The quality of steam in the food industry is a critical element, especially when it comes into direct contact with food. It is essential to take all necessary measures to ensure that, during installation, control and maintenance of steam generators, steam is always of the appropriate degree of purity.

Steam is the most energy-efficient, reliable and flexible means of heat transfer for activities related to food and beverage processing. It is widely used throughout the supply chain, from production to processing and packaging of many foods and beverages and is very often in direct contact with the product itself. It is therefore appropriate to take precautions to minimize the potential risk of contamination that may be dangerous for the final consumer.

For a correct action in the sectors related to the quality/purity of steam in the food and beverage sector it is good to keep in mind:

  • The various grades of quality available for steam and the best way to get them;
  • Potential sources of contamination resulting from the use of an inadequate vapor purity grade;
  • The best design, maintenance and control of steam systems.

Currently there are various regulations, guidelines and laws that ensure the production of hygienically safe food. Nevertheless, the legislation is still rather poor (particularly in the European context) with regards to the guidelines for the quality and purity of steam in direct contact with the product or the production process. The one to which we most commonly refer is the Standard 173.310, of the FDA (Food and Drug Administration) Federal Regulations, Title 21, Volume 3, Revision of April 1, 2005.When using steam, it is important that any organization knows the meaning of steam purity and quality in the process.

‘Steam quality’ is a characteristic definition of steam systems and indicates the percentage of water in the steam, without taking into account other contaminating elements. A more precise definition of this factor is ‘dry fraction’ of the steam, i.e. the ratio between the flow rate of the steam and the sum of the steam flow rate with the entrainment of water.

The purity of steam, on the other hand, is the measurement of the quantity of solid, volatile substances or other particles dissolved in the vapor that can remain trapped, following the primary separation in the boiler.

The plant steam, also defined by the term industrial steam, is the starting point of all the degrees of steam used in food and beverage production. The plant steam is certainly suitable for all applications where it is not in direct contact with the production and processing of raw materials intended for food, for example when it is used in heat exchangers, boilers or hot water generators. Otherwise, if it is used in direct contact with the production process, its quality/purity must be taken into consideration when entering the production cycle.
The plant steam is normally produced using pre-treated water, both for softening, for de-alkalization, and for reverse osmosis (RO); subsequently it is preheated and chemically treated, to prevent potential corrosion, deposits and encrustations.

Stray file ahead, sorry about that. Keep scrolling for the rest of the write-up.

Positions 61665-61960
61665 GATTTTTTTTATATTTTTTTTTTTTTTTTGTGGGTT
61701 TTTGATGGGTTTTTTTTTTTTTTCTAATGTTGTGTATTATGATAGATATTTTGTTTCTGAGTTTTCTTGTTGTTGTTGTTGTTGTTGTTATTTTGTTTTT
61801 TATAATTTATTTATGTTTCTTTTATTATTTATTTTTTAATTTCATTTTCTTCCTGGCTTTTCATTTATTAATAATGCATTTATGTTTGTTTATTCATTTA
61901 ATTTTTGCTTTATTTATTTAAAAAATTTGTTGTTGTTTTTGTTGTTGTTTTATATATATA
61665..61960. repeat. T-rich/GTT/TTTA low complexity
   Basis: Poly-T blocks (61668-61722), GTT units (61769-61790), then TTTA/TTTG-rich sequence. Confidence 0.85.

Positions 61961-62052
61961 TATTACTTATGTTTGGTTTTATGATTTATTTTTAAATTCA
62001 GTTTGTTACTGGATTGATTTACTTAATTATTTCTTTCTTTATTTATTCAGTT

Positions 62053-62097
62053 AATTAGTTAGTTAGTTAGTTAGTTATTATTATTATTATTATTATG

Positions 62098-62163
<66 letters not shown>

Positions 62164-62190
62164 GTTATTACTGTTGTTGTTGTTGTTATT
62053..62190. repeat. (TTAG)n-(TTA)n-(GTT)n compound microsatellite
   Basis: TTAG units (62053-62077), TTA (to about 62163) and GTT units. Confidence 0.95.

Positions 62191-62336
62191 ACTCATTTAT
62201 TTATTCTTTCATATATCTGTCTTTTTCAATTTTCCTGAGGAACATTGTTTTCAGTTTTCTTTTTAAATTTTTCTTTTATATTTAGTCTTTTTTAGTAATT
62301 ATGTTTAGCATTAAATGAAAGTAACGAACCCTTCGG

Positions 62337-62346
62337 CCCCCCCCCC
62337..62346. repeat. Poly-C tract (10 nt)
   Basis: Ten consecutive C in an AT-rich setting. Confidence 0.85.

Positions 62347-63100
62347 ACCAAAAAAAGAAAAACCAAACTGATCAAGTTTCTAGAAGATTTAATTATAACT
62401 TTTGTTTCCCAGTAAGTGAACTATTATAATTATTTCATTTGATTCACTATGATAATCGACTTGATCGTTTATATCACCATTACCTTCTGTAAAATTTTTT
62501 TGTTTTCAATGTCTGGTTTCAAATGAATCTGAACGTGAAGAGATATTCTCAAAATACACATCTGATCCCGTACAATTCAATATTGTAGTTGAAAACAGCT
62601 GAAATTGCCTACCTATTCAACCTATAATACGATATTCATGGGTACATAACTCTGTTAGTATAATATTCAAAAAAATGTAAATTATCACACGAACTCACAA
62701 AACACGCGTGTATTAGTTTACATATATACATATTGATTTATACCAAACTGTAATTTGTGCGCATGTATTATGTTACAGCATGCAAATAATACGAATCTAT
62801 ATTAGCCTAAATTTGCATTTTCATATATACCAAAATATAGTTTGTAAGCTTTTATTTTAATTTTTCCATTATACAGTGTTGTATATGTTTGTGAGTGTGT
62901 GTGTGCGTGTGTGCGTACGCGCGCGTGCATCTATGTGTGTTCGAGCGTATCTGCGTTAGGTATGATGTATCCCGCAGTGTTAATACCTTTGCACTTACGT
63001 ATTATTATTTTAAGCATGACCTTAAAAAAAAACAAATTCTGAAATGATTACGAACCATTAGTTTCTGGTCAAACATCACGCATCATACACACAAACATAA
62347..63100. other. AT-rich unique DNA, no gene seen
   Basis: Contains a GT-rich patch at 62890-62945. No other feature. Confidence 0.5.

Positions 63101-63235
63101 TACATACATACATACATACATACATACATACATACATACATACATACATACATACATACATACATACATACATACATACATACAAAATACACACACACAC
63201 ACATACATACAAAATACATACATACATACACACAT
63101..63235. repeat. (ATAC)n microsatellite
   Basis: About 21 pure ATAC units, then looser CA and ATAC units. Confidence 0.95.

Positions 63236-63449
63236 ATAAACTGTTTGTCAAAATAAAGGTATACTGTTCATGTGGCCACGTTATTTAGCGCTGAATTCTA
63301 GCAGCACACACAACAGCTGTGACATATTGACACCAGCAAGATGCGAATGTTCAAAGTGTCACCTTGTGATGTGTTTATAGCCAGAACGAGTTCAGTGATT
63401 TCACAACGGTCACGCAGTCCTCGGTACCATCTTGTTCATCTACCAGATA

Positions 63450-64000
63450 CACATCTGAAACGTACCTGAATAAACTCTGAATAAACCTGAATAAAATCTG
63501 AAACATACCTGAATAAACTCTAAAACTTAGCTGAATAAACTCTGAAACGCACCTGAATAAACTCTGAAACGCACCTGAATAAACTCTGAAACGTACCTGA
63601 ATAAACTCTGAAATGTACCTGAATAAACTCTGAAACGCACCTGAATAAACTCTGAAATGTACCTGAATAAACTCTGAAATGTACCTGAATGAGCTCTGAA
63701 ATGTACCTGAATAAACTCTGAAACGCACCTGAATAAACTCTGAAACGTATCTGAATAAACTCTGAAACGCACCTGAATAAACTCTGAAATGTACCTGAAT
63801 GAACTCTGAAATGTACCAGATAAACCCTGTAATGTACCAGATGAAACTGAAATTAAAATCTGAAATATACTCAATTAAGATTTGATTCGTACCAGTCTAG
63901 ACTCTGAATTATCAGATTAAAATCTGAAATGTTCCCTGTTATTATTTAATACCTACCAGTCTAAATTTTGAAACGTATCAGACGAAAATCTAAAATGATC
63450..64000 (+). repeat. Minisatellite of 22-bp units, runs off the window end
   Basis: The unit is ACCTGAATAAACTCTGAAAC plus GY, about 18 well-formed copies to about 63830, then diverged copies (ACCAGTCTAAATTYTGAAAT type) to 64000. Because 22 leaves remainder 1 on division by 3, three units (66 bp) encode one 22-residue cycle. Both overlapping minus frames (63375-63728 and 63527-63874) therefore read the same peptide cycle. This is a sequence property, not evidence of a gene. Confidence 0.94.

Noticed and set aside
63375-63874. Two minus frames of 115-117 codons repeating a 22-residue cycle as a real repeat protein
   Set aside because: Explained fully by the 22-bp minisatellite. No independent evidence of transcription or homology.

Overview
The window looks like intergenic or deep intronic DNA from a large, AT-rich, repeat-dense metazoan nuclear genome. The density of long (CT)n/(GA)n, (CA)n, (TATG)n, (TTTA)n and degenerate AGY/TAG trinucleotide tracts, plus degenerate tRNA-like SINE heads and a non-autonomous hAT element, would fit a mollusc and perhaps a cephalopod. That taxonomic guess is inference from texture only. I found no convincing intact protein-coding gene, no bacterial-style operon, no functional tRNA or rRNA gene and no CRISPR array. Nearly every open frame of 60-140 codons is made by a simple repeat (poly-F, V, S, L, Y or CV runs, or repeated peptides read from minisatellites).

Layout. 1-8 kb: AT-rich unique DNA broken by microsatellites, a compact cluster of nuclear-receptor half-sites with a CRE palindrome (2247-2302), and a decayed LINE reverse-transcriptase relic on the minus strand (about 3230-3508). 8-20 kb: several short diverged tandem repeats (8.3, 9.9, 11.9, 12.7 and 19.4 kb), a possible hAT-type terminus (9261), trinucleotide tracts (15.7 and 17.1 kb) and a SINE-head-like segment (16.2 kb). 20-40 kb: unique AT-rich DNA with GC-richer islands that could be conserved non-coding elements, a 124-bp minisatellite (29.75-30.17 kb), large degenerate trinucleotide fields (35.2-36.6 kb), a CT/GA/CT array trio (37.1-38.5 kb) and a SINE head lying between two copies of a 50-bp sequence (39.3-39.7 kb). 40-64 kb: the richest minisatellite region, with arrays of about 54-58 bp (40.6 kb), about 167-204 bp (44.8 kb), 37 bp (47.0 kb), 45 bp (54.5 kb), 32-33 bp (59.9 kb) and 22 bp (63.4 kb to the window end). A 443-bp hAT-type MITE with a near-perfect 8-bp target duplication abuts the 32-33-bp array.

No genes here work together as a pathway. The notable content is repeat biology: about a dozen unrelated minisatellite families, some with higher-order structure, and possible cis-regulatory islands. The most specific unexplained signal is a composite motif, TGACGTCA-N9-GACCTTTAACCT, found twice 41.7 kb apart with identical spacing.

The plant steam should always reach its point of use at the correct flow rate and pressure, clean, dry and free from air and other non-condensable gases. Moreover, when possible, the condensed steam (resulting from the steam once it has yielded its latent heat) should always return to the boiler to be reused, thus allowing the reuse of precious energy and the recovery of water and chemicals with both economic and environmental benefits.

In the production of plant steam, however, there are some factors that can potentially alter the quality and purity of steam. This happens when the water is chemically treated to contain the formation of encrustations, corrosion and chemical attacks within the system itself. However, entrainment also contains potentially high levels of chemical substances for the treatment of boiler water which come in the form of foam. Since boiler entrainment is conditioned by many different factors, discontinuous checks often do not allow the correct identification and/or the reason for the entrainment.

It is therefore necessary to perform periodically:

  • Chemical controls of additives in the boiler, which must be in line with a boiler water treatment program and “must not exceed what is necessary for its functional purpose …” (as defined in the FDA standard).
  • TDS (Total Dissolved Salts) Controls that must align with the recommendations provided in the published guidelines, and make sure that the TDS levels minimize the effects of foaming or between the surface of the water and the steam trap. The automatic control systems of TDS are the best solution to keep the boiler at the pre-set optimal limits.
  • Condensation check through periodic analyses of condensation and steam samples to ensure the correct functioning of the water treatment system. This sampling must be taken at the condensation outlet just before the point of use in the process. Steam sampling must be carried out via a sample cooler, fitted immediately before application to the process.

In summary, the quality/purity of the plant steam is determined by the following factors:

  • The quality of feed water.
  • The number of additives and the subscription to a water management and treatment program.
  • The correct boiler operation, for example load, level control systems, TDS control systems, working pressure, etc.

The chemicals for boiler produced by Technoacque contain chemical agents approved by the Food and Drug Administration (FDA – USA) for food and beverage production according to the accepted concentration levels. Technoacque experts will be happy to provide you with any kind of information on chemical products and water treatment solutions, do not hesitate to contact us.

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